Singaporeans divided on govt managing foreigners' participation in economic prosperity

The topics included economy and jobs, health and social support, home and living environment, and education and lifelong learning.

Published: 24th October 2022 11:57 AM  |   Last Updated: 24th October 2022 11:57 AM   |  A+A-


Singapore (Photo | Wikimedia commons)


SINGAPORE: Singaporeans are divided on whether the government has struck the right balance in bringing foreign workers and protecting local jobs, as the manpower-short country works out directions to maintain its economic prosperity.

About 40 per cent of respondents to an online survey agreed with the government policy on foreigners' participation in the country's economic activities while 44 per cent disagreed, and the rest said they "did not know enough to answer."

The survey of 1,000 Singaporeans and permanent residents on forwarding Singapore topics was commissioned by The Straits Times and conducted by consumer research firm Milieu Insight in September.

It was published on Monday.

The topics included economy and jobs, health and social support, home and living environment, and education and lifelong learning.

The increasing presence of foreigners, both in labour-intensive industries and professional executives in businesses, has been widely debated in public and Parliament as Singaporeans fear losing jobs in management posts while the government has been explaining the manpower shortage which could hamper economic growth.

Commenting on the survey, strategic advisory consultancy BowerGroupAsia Singapore managing director Nydia Ngiow noted that even among younger respondents, a sizeable number believe the government has not struck the right balance.

She said this could be a reflection of their insecurities around job prospects resulting from the COVID-19 pandemic as well as the return of more foreign workers since Singapore's reopening of borders in recent months to revive the economic activities.

"It will be crucial for the government to continue engaging this segment of the population, especially since this group will play a bigger role in upcoming elections," The Straits Times quoted Ngiow as saying.

National University of Singapore (NUS) sociologist Tan Ern Ser said younger Singaporeans who are increasingly more "future-ready" and experience less or no competition from foreign professionals at the entry-level are more likely to agree the right balance has been found.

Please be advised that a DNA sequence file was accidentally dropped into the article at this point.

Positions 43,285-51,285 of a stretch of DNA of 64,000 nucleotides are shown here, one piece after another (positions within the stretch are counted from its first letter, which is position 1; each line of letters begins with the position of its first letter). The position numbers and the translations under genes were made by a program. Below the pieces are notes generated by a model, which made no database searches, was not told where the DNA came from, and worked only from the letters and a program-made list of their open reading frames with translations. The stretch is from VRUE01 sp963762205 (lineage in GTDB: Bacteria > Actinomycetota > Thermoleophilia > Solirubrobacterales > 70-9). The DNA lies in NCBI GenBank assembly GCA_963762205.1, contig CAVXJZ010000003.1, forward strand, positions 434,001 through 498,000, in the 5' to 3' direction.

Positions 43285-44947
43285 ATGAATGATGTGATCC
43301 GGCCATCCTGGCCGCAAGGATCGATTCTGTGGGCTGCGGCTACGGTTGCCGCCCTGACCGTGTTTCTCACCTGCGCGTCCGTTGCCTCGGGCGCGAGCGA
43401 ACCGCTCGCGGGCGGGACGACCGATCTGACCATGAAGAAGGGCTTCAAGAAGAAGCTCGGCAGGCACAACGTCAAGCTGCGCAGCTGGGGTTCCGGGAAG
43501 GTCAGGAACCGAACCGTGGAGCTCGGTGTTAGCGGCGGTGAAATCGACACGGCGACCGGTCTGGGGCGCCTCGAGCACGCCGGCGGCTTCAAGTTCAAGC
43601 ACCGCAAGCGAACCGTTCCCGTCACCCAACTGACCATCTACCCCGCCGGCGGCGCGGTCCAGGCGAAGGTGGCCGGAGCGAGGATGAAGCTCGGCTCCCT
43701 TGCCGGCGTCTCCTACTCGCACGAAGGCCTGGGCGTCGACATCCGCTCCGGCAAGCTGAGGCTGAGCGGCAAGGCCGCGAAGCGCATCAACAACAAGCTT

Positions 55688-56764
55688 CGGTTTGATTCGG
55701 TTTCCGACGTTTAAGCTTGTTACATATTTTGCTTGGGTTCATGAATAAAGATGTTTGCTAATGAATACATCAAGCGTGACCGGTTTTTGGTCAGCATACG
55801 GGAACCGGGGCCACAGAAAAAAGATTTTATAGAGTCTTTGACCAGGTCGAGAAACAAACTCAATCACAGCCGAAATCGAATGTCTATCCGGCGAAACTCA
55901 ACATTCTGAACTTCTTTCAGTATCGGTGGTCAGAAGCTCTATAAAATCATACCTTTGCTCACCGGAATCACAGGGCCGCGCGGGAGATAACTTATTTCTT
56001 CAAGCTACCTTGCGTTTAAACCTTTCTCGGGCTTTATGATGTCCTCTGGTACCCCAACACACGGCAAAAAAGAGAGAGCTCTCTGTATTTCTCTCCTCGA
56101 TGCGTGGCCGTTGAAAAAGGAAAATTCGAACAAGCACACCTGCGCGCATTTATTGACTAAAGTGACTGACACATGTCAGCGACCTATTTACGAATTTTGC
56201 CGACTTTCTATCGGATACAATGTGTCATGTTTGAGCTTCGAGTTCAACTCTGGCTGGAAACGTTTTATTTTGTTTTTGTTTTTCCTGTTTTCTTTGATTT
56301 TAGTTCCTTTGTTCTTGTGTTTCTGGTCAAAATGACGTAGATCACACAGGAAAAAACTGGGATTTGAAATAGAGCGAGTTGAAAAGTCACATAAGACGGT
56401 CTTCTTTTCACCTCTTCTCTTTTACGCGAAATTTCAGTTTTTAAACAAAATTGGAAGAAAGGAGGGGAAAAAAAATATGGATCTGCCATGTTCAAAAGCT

In contrast, older workers are likely concerned about their prospects for re-employment and lack the skills that younger people and foreign professionals possess.

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He pointed out that seniors in lower-level jobs may also be concerned that the availability of foreign workers may render them less competitive should they demand higher wages, though the Progressive Wage Model may mitigate this concern.

Yet, younger respondents aged 34 and below were over twice as likely to indicate education and lifelong learning as a pressing concern than middle-aged workers, who picked it least, the daily had Tan as commenting on the survey.

NUS College vice dean of special programmes and sociologist Daniel Goh said younger Singaporeans are more receptive to messages from the government on this topic, as they experience the need for openness in the workplace and in schools.

They also get to know more foreigners and understand how much is shared between them, such as the aspiration for good lives for their future families and the global cosmopolitan culture, he added.

In contrast, the older generation faced the toughest competition and displacement in the labour market in the decades of immigration in the 1990s and 2000s, when attention to the protection of local jobs was not as strong as it is today.

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"This is something we need to take note of," he said.

"We often assume people are rational and will respond to logical arguments or self-interests, but we underestimate the power of experience and emotions in shaping lifelong attitudes and views," he said.

"Negative experiences in interactions between foreigners and locals can shape negative attitudes for life," the broadsheet quoted Goh.


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